Members in the Media
From: The New York Times

We Can Help Shape How Our Children Remember the Pandemic — and Foster Their Future Happiness

APS Member/Author: Daniel Willingham

My kids won’t be in school full-time this fall, so, like most parents, I will be thinking about how to keep them occupied and content. But I’m also a memory researcher, and that makes me wonder how they will recall these odd times decades from now. Naturally, I hope those memories will be more pleasant than miserable.

That goal sounds uncomplicated — happy kids should grow into adults with happy memories. But reminiscences aren’t a simple averaging of experience. I’m not out to manipulate my kids, but knowing how memory works helps me shape what my children will recall of 2020.

What’s a desirable “normal” of the pandemic? For my kids — three teens — I want to minimize bitterness about the restrictions on our lives and maximize gratitude for our health and well-being. I hope for less frustration at being separated from friends and more pleasure at spending time with family. These emotions and attitudes not only lead to better mood today; they are also associated with happiness in the long term.

How will these practices influence what my children recall decades from now?

A memory summarizing months or years, for example, “the pandemic” or “attending Wilson High School” is not the heading of a mental file containing details of that time. It’s an isolated fact.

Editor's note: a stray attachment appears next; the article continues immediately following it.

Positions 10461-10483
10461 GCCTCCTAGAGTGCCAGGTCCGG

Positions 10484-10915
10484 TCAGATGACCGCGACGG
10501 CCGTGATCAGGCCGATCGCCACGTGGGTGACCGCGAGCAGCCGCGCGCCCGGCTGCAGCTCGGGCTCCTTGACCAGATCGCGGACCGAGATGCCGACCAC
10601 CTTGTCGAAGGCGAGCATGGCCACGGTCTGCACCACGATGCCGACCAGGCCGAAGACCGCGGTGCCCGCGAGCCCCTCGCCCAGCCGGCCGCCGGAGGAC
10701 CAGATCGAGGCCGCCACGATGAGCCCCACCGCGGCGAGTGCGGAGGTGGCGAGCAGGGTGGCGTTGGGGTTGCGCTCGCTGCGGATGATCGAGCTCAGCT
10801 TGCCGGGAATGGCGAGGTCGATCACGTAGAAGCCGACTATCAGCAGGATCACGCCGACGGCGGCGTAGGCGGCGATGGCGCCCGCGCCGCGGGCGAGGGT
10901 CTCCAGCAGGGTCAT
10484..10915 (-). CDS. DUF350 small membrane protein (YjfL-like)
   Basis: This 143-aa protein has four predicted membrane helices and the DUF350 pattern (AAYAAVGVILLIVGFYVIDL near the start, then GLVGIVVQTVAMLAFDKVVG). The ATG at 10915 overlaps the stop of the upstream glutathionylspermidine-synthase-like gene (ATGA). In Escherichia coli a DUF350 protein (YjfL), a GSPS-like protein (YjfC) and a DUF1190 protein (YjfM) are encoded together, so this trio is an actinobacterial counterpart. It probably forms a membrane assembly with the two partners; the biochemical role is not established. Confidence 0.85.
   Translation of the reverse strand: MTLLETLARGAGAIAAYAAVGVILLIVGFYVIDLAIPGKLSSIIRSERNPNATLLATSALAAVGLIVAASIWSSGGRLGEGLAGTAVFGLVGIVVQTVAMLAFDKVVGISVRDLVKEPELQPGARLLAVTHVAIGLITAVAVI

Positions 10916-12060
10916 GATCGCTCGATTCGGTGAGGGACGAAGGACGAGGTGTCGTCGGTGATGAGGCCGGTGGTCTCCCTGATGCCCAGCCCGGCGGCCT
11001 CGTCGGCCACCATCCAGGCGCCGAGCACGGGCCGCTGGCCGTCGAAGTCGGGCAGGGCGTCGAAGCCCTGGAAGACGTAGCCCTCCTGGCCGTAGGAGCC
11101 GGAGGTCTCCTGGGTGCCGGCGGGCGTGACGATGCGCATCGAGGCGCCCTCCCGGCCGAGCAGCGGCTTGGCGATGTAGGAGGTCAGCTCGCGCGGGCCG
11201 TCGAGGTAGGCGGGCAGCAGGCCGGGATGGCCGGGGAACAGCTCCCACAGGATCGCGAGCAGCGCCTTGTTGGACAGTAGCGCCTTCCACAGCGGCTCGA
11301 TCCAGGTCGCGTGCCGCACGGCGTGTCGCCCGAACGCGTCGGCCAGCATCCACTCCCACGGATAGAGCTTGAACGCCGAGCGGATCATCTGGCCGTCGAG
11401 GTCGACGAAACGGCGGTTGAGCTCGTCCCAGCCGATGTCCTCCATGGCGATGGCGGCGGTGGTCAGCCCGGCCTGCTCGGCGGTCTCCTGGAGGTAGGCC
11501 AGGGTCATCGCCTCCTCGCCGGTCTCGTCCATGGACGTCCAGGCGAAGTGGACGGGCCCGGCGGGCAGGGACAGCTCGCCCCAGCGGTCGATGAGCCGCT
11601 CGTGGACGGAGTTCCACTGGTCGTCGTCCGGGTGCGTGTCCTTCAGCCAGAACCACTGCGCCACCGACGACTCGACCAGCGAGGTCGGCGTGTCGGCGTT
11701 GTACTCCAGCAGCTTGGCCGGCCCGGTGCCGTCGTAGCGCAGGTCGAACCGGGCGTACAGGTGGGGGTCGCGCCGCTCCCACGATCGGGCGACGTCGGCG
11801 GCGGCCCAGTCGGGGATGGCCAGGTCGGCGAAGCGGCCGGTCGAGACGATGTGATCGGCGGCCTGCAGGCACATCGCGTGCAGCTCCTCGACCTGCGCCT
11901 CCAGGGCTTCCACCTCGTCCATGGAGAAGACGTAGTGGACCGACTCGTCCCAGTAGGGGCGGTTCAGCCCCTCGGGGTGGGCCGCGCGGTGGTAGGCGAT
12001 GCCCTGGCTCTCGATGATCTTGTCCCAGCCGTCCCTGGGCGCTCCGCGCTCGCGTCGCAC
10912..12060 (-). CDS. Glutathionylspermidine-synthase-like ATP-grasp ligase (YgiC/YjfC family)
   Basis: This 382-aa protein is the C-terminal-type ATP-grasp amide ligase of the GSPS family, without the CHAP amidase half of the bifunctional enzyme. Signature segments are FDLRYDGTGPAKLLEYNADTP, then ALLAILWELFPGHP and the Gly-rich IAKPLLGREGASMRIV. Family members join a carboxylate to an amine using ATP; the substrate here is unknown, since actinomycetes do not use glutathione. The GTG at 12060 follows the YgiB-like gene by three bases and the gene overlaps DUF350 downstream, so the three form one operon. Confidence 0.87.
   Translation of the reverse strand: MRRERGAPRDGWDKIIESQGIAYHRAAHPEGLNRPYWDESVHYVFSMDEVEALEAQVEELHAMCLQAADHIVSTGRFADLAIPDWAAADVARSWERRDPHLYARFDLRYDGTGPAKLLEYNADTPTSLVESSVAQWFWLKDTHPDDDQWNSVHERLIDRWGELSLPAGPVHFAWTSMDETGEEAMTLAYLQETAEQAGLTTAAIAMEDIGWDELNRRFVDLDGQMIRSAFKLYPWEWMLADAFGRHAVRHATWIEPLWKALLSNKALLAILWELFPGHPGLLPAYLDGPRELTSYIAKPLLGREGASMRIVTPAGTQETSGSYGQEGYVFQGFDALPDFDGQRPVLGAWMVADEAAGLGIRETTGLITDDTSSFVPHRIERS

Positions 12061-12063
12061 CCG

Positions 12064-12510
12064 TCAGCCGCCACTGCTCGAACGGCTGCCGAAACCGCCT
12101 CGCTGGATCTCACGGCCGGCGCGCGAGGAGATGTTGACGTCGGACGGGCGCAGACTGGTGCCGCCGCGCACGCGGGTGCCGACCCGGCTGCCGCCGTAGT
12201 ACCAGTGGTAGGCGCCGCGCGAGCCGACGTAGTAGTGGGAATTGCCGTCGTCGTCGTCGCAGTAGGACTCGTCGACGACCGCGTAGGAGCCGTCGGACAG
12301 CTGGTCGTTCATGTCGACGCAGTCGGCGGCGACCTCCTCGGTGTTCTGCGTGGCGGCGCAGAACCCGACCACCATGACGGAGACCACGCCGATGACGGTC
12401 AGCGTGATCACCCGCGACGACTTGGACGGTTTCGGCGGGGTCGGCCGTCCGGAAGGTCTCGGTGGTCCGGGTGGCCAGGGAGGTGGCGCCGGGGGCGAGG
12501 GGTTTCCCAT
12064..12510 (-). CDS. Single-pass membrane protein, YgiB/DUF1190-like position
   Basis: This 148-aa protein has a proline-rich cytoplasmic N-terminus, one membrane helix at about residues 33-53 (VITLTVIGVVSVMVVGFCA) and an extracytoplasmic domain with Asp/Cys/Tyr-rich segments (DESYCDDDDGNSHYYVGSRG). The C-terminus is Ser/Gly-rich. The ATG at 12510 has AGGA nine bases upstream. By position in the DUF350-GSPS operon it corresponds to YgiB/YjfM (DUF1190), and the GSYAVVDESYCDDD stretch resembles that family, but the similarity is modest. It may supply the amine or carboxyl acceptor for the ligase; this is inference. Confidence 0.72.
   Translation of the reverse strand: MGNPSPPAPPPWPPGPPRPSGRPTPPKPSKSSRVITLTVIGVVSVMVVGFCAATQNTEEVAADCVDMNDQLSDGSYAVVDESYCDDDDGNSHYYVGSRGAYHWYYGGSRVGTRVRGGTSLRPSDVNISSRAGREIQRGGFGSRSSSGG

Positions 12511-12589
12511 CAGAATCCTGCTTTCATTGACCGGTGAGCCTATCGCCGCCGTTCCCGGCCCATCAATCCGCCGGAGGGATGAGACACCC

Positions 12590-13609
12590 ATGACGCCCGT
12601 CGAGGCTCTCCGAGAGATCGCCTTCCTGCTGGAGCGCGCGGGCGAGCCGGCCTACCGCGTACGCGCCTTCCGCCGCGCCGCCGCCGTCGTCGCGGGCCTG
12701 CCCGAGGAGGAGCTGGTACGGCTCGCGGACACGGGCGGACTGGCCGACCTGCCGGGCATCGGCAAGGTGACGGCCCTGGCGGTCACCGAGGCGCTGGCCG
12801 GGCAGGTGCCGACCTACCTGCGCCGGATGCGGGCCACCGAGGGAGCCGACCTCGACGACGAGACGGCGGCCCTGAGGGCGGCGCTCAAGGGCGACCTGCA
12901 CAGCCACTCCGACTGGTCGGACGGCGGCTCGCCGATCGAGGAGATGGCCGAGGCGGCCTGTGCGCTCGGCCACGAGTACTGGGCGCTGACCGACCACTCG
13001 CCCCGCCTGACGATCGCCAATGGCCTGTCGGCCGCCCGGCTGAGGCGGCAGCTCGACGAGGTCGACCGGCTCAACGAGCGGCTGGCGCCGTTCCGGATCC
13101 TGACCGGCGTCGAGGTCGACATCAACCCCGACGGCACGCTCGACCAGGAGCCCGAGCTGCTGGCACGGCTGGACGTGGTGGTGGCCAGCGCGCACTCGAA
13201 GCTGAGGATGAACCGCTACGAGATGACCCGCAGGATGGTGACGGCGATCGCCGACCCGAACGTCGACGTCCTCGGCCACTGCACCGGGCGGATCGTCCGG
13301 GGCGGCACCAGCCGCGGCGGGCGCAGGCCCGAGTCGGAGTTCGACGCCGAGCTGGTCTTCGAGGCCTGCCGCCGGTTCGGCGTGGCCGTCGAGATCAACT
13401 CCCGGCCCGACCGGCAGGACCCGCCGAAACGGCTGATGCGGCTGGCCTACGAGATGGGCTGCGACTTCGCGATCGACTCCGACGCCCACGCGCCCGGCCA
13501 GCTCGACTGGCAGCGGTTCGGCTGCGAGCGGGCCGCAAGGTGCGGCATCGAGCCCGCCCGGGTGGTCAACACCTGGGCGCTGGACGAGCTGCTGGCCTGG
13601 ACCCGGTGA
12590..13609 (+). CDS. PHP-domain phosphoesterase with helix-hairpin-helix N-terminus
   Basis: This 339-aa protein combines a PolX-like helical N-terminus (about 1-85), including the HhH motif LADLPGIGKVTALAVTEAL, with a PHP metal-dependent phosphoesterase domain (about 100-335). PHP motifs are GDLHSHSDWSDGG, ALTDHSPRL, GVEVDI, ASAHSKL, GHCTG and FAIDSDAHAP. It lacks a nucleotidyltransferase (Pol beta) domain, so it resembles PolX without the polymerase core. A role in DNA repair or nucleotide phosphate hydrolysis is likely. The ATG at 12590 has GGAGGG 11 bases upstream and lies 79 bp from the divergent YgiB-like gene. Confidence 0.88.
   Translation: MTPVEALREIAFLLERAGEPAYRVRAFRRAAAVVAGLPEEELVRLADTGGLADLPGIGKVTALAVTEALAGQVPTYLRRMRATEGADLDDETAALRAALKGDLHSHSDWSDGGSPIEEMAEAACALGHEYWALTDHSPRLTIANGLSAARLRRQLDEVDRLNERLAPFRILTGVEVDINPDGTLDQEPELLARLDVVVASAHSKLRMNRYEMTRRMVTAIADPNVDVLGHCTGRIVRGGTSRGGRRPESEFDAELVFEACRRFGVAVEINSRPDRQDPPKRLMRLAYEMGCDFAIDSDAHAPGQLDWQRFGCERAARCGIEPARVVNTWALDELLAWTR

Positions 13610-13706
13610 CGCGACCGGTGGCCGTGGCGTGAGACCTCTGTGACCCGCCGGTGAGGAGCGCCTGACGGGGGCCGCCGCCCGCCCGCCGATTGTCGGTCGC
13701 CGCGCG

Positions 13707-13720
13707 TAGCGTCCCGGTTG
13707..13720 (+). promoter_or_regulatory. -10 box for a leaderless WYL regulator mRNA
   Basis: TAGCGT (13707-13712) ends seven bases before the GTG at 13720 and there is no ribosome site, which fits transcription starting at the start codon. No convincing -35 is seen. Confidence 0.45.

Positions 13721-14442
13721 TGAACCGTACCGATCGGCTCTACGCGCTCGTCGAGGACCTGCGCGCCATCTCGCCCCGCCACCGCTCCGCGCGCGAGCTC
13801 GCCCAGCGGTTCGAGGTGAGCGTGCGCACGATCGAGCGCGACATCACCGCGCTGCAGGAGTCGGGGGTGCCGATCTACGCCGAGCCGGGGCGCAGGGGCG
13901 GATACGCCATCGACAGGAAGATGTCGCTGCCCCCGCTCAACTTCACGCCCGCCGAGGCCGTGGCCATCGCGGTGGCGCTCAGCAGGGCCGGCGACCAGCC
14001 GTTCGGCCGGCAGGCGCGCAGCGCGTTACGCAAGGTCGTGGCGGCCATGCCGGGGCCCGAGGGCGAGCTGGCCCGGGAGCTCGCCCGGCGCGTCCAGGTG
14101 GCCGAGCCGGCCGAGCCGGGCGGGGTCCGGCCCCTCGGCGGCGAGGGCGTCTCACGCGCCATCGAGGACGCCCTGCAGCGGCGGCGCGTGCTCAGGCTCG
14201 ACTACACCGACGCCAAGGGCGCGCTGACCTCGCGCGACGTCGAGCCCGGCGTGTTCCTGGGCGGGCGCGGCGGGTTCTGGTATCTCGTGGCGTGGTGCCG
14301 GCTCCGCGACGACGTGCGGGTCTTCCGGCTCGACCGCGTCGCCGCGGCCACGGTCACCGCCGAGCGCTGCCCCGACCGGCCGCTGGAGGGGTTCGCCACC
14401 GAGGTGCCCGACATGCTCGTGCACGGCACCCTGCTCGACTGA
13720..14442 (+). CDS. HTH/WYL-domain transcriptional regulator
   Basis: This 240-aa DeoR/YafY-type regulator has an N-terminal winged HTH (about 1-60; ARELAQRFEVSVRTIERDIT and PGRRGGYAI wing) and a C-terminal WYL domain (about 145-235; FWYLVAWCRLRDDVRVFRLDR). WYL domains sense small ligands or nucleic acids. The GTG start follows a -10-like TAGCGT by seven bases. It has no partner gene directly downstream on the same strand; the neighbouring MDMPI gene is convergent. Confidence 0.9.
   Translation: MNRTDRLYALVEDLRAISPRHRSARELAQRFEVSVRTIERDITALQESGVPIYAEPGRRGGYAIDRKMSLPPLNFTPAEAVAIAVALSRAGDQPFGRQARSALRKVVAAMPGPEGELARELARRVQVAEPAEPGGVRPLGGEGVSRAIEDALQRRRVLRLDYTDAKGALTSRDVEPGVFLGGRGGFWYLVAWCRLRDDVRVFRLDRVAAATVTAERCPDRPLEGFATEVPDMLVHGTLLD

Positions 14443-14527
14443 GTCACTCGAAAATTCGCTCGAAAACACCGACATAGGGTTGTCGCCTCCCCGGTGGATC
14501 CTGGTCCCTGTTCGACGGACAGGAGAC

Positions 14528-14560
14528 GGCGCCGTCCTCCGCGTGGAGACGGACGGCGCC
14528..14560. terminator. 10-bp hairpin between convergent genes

The rich detail resides in episodesmemories of events that last hours, not months. Episodes like “trying out for basketball” or “taking the SAT” include mental images and sounds, as well as the feeling this happened to me.

Remembering “my Wilson High days” means constructing a story from episodes of that time. You can’t use all of them, so you pick episodes that fit with broader beliefs about yourself. For example, if you think you were “a good son” at 17, you’ll summarize high school with episodes showing that theme.

This desire for memories to seem logical is heightened when we relate them to others. People think of their life story as just that — a story — and so they tell a good one, filling gaps and editing out-of-place events as needed. We even edit individual episodes to make them more logical. For example, if a story about a restaurant visit doesn’t mention the patron ordering, people falsely remember that happening: If the customer ate, he must have ordered.

Read the whole story (subscription may be required): The New York Times

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